In February, President Donald Trump released a fiscal-year 2019 budget proposal that included a new approach to the program that “combines traditional SNAP benefits with 100-percent American grown foods provided directly to households.” The change would cut SNAP funding by $213 billion dollars over 10 years.
According to a 2016 report from the US Government Accountability Office (GAO), approximately 23,000 active duty military service members were SNAP recipients in 2013.
Brenda Farrell, director of defense capabilities and management at GAO, oversaw development of the report.
“Don’t assume that service members don’t need help,” Farrell said. “We all know that over the years the pay has increased and bonuses have been there to attract the right people, but you still have pockets where the need is still there.”
The San Antonio Food Bank provides food for 58,000 people a week, and one in seven active or former military service members use similar services across the U.S., according to food bank President and CEO Eric Cooper.
“We know from our work that many active enlisted servicemen and women call our center,” Cooper said. “Sometimes they might not want to share with people they are closest to that they are in need, so they reach out to the food bank as a neutral place so they don’t have to ask for help from those who are closest to them.”
According to Cooper, the House proposal increases some barriers and the program's cost while cutting some benefits for low-income families.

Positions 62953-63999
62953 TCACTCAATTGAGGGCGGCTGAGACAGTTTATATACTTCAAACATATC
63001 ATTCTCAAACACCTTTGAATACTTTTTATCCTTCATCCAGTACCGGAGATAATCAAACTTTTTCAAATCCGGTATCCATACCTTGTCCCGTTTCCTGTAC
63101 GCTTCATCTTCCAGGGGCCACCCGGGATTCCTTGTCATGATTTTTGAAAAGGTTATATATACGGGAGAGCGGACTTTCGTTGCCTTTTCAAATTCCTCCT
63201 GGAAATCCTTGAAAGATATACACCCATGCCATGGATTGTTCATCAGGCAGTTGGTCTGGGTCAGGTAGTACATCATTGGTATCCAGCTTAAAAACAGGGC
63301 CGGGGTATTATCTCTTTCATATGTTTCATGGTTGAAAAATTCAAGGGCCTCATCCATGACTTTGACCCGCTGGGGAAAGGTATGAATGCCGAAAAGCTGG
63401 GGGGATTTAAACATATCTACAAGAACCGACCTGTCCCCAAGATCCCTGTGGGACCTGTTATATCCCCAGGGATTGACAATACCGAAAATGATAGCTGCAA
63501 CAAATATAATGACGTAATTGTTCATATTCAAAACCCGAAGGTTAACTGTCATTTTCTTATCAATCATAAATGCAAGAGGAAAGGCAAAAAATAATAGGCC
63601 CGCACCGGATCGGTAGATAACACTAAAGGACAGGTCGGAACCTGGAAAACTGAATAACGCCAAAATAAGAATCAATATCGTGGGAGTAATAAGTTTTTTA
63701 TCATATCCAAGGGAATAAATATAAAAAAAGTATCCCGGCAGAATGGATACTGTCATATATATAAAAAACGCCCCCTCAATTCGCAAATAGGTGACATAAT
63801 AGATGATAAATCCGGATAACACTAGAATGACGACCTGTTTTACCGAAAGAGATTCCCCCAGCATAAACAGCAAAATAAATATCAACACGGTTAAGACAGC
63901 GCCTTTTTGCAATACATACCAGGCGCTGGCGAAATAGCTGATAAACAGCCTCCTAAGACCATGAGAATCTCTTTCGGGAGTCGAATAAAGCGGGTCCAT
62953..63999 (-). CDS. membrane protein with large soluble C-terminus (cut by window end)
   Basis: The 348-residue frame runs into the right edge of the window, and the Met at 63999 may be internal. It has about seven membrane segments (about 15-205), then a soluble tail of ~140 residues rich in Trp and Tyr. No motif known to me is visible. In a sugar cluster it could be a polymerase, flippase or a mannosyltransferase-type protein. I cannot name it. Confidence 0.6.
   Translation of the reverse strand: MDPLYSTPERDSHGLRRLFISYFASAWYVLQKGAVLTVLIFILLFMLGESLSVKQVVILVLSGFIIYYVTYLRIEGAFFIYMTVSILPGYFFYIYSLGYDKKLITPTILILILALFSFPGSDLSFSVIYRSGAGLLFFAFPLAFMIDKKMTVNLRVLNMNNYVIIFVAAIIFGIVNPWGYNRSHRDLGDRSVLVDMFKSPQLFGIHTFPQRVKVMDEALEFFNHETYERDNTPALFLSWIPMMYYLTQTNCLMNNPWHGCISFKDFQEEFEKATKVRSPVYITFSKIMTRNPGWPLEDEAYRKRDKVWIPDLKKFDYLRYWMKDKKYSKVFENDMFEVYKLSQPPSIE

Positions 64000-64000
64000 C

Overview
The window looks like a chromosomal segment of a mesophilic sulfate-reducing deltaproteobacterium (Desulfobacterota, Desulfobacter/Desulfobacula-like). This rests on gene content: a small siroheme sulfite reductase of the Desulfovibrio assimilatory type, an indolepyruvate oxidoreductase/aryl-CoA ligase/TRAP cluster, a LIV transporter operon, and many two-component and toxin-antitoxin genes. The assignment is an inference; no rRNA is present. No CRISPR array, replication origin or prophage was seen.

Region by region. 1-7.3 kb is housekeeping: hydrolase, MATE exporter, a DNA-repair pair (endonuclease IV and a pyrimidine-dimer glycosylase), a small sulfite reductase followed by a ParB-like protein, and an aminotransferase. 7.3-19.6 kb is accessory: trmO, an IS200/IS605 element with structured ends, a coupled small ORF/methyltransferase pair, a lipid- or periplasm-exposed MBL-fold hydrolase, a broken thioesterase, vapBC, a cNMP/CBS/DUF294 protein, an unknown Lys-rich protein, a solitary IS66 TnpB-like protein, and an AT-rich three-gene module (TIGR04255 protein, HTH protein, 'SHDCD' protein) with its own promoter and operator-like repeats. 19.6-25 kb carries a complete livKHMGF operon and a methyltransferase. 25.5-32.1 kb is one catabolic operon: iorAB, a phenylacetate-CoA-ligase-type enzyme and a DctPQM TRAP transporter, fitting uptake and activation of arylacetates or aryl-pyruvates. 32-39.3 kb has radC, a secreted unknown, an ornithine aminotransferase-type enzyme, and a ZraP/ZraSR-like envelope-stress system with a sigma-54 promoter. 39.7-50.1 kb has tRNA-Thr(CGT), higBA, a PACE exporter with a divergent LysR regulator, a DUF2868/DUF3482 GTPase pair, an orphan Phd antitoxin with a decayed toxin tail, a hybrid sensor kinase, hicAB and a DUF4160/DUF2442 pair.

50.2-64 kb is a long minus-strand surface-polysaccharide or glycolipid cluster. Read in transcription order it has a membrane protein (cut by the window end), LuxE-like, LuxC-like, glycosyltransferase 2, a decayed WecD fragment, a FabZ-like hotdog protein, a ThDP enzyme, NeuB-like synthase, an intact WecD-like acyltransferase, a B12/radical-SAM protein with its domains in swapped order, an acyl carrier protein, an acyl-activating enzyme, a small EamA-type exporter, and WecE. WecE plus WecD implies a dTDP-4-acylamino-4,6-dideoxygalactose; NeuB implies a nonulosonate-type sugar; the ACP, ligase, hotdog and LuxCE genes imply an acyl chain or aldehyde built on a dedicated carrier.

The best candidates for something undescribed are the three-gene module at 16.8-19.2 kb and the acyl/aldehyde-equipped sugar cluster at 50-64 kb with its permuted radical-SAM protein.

“Our current farm bill has a strong nutrition title,” Cooper said. “It’s not perfect, but it helps to ensure that 42 million Americans have access to good nutrition. … It just never seems to make sense to me that we would increase cost and bureaucracy while decreasing services and benefits to someone in need.”
The San Antonio Food Bank and its partner agencies have been discussing how to move forward if the budget cuts are approved, Cooper said, but their ability to meet people’s needs is heavily dependent on farmers, donors
“If the proposed SNAP cuts go through, it will literally take food off the table,” Cooper said. “For that need to be met, we feel that we will see longer lines at our food pantries and the demand for services will be even greater for us at the San Antonio Food Bank.”
Cooper said there are some challenges unique to service members that frequently result in them turning to the food-stamp program. Often they have children and a spouse who's unable to build a career due to the constant mobility of active-duty life. The military's Basic Allowance for Housing (BAH) benefit can also present a challenge since it can make a person ineligible for food-stamp assistance.
San Antonio’s Director of Military Affairs Juan Ayala said there has been a shift in the people who volunteer for service.
“If you take a look at the average service member that joins today, a lot of them are married and have dependent children,” Ayala said. “That is different than when I came into the Marine Corps in
Ayala said lower-ranking service members are the most likely to need food assistance services because they make the lowest salaries, and with a
Lower ranking troops stationed in
“It is going to affect those that are in uniform, a lot of those that are deployed and can’t get a second job,” Ayala said. “If you’re in uniform performing a service to the country I think that it should be taken into consideration — for anybody that really deserves [SNAP] and really needs it — but especially for the troops.”
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